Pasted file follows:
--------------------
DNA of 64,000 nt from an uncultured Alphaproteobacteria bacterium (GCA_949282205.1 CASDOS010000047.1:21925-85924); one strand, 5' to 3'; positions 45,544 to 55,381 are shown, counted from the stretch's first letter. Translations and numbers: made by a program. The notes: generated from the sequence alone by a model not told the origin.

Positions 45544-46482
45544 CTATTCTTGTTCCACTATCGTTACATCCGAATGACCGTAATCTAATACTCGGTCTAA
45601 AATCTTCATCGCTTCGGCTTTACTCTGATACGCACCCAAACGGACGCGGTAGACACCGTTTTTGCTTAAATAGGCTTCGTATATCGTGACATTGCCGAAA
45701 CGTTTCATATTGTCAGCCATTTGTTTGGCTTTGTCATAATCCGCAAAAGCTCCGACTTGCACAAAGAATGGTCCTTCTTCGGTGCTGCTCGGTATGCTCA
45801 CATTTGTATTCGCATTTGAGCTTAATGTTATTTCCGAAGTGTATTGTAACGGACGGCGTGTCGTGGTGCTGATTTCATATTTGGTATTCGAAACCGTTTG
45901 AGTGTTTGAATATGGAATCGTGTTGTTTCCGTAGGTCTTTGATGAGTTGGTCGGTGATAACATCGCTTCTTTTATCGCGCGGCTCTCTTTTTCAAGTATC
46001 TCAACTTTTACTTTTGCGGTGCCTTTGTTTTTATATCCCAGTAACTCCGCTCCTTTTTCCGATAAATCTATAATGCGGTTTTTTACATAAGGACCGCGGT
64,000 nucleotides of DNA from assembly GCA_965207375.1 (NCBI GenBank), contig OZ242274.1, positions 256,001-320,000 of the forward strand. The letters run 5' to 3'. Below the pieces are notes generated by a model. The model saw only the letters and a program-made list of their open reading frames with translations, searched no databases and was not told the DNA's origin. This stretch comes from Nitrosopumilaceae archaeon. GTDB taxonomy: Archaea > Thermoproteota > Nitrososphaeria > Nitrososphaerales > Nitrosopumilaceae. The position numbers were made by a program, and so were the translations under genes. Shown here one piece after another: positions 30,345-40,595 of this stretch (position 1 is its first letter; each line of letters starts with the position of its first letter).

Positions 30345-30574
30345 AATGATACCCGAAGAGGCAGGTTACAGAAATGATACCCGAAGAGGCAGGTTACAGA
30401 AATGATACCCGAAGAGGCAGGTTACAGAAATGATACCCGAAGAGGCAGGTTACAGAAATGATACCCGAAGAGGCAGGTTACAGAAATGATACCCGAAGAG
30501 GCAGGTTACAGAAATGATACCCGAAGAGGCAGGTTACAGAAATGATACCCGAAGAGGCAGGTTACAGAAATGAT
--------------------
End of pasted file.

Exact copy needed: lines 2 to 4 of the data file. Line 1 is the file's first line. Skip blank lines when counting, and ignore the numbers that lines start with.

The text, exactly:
Positions 45544-46482
45544 CTATTCTTGTTCCACTATCGTTACATCCGAATGACCGTAATCTAATACTCGGTCTAA
45601 AATCTTCATCGCTTCGGCTTTACTCTGATACGCACCCAAACGGACGCGGTAGACACCGTTTTTGCTTAAATAGGCTTCGTATATCGTGACATTGCCGAAA